Persistent Generalized Lymphadenopathy Primary Health Care Protease inhibitor accumulation of fluid in the pleural space People Living With HIV Progressive multifocal lenkoencephalopathy accumulation of air in the pleural space Purified Protein Derivative (tuberculin) treatment aimed at preventing disease, e.g. isoniazid for the prevention of TB in certain circumstances Pulmonary TuBerculosis patient presenting with features that make the health worker think the patient may have PTB, most importantly cough of more than 3 weeks' duration a drug, or several drugs, given in certain doses for a stated duration disease starting again after a patient was declared cured

RNA

Ribonucleic acid

RTI

Reverse transcriptase inhibitor

SCC

Short-Course Chemotherapy

scrofula

tuberculous lymph nodes in the neck

sensitivity test

test of TB bacilli for sensitivity or resistance to

anti-TB drugs

seroconversion

the first appearance of HIV antobodies in the

blood, usually about 3 months after HIV infection

seroprevalence

the proportion of people testing seropositive (e.g.

for HIV) in a population at any one time

slim disease

HIV-related chronic diarrhoea and weight loss

spinal block

obstruction to normal flow of CSF around the

spinal cord

sputum smear

absence of AFBs on sputum microscopy

negative

sputum smear

presence of AFBs on sputum microscopy

positive

STI

Sexually Transmitted Infection

Stevens-Johnson

a characteristic rash with "target lesions" and

syndrome

inflammation of the mucous membranes

syndrome

a group of symptoms and signs

TB

TuBerculosis

TB suspect

patient with symptoms suggestive of TB

TB/HIV

TB and HIV coinfection

TB/HIV patient

HIV-infected TB patient

TEN

Toxic Epidermal Necrolysis

thrombocytopenia

low platelet count

T-lymphocytes

type of lymphocyte providing cellular immunity

TMP-SMX

TriMethoPrim-SulfaMethoXazole

tubercles

small rounded areas of TB disease

tuberculin

protein extracted from TB bacilli (PPD)

tuberculoma

rounded area of TB disease, usually 1cm or more

wide

UNICEF

United Nations Children's Fund

VCT

Voluntary Counselling and Testing (for HIV)

WHO

World Health Organization

window period

the gap of about 3 months between the time

when a person becomes infected with HIV and

the time when antibodies first appear in the blood

ZN stain

Ziehl-Neelsen stain

I I INTRODUCTION

Untreated HIV infection leads to progressive immunodeficiency and increased susceptibility to infections, including TB. HIV is driving the TB epidemic in many countries, especially in sub-Saharan Africa and, increasingly, in Asia and South America.TB in populations with high HIV prevalence is a leading cause of morbidity and mortality.TB programmes and HIV/AIDS programmes therefore share mutual concerns. Prevention of HIV should be a priority for TB control; TB care and prevention should be priority concerns of HIV/AIDS programmes. TB and HIV programmes provide support to general health service providers. Previously TB programmes and HIV/AIDS programmes have largely pursued separate courses. However, a new approach to TB control in populations with high HIV prevalence requires collaboration between these programmes.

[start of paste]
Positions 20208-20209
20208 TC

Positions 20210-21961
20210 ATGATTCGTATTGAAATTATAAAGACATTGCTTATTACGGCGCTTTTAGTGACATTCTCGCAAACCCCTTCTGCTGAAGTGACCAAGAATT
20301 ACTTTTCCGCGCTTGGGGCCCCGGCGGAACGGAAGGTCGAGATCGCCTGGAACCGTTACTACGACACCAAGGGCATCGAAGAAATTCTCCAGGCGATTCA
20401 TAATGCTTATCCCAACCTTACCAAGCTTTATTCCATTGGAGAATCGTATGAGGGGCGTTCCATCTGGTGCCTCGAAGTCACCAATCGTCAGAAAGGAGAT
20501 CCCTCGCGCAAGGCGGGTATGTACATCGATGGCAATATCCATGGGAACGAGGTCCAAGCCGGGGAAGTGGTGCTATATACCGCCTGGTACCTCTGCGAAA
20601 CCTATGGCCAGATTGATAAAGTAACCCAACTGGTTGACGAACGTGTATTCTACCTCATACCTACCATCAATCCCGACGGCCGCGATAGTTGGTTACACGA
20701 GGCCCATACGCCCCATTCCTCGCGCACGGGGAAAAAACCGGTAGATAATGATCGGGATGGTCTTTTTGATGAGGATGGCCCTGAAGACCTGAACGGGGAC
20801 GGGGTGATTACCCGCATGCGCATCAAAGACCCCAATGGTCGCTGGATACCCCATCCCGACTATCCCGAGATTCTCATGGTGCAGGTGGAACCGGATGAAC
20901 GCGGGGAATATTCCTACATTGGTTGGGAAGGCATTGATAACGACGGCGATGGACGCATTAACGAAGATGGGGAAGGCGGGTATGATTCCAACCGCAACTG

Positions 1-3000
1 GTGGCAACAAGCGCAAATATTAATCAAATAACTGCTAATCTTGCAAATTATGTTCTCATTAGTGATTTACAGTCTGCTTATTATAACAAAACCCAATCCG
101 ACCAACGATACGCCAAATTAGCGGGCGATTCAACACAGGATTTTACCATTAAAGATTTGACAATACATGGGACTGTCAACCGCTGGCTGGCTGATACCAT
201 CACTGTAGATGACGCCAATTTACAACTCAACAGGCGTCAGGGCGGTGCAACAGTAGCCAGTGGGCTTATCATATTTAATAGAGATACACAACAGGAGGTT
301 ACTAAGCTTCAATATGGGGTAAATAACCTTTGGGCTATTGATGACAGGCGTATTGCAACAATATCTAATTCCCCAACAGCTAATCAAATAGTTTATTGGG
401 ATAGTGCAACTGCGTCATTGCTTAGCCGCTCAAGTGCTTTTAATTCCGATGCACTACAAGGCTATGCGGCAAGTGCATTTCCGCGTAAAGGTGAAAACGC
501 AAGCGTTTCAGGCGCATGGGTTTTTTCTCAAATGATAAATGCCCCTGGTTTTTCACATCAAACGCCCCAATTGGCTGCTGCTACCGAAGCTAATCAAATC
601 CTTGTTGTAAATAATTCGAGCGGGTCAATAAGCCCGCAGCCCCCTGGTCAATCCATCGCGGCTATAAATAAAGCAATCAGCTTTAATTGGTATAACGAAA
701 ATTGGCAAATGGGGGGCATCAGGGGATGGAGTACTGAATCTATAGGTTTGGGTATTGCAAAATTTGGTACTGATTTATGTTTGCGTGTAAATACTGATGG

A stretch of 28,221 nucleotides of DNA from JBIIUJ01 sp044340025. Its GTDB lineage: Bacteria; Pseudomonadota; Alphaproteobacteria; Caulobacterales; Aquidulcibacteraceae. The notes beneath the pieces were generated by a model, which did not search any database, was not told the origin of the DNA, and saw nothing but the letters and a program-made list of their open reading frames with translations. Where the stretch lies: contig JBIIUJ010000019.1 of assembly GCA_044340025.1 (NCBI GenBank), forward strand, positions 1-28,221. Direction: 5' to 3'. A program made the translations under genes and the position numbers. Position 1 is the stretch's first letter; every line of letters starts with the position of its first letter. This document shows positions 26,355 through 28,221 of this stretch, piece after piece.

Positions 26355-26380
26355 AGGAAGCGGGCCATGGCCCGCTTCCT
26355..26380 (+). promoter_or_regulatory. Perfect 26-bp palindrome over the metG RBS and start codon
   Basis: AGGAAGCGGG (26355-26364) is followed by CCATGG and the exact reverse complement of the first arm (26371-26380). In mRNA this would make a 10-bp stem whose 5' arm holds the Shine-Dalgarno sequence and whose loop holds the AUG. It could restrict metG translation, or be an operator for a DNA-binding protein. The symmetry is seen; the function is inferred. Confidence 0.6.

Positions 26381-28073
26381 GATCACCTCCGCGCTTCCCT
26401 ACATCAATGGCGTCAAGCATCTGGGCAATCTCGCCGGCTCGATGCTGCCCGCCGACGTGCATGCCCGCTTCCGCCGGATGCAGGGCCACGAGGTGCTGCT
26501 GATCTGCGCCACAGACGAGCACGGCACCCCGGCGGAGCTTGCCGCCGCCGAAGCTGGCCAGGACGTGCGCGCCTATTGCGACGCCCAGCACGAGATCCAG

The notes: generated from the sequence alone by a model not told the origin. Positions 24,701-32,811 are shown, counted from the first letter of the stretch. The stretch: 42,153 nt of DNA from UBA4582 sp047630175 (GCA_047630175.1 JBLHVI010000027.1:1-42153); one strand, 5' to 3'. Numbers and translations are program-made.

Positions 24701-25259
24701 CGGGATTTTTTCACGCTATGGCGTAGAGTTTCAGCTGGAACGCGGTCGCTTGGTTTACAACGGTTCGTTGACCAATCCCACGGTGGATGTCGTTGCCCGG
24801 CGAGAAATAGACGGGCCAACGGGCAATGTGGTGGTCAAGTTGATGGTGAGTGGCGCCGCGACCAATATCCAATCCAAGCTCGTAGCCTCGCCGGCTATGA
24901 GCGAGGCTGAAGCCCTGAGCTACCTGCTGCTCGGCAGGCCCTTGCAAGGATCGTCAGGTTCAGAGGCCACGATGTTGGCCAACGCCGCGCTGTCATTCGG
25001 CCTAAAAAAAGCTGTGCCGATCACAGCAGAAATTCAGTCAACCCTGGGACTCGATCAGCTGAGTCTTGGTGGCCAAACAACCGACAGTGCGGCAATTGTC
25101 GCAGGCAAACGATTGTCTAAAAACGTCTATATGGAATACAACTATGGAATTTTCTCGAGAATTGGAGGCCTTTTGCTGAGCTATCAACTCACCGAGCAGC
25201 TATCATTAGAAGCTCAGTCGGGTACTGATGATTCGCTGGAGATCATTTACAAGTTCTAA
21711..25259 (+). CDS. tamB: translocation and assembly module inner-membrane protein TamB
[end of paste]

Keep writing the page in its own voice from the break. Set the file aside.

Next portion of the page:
HIV infection increases the demands on TB programmes, which are struggling to cope with the increased TB case load. The impact of HIV exposes any weaknesses in TB control programmes. The rise in TB suspects is putting a strain on diagnostic services. Extrapulmonary and smear-negative pulmonary TB cases, which are more difficult to diagnose, account for an increased proportion of total cases.There are more adverse drug reactions.There is a higher morbidity and mortality, partly due to other, curable, HIV-related infections. The risk of TB recurrence is higher. The diagnosis of TB in young children has always been difficult and is even more so with HIV.

The objectives of a TB control programme are to decrease morbidity, mortality and transmission of TB, while avoiding the emergence of drug resistance. Up to now, the efforts to tackle TB among HIV-infected people have mainly focused on implementing the DOTS strategy for TB control. At the heart of this strategy is the identification and cure of infectious TB cases (among patients presenting to general health services). This targets the final step in the sequence of events by which HIV fuels TB, namely the transmission of Mycobacterium tuberculosis infection by infectious TB cases. The expanded scope of the new approach to TB control in populations with high HIV prevalence comprises interventions against TB and interventions against HIV (and therefore indirectly against TB). Implementing this approach depends on TB and HIV programmes continuing their core activities and, in addition, collaborating in joint activities. These activities address areas of mutual interest, e.g. staff training, public education, drug supply, case detection and management, and surveillance.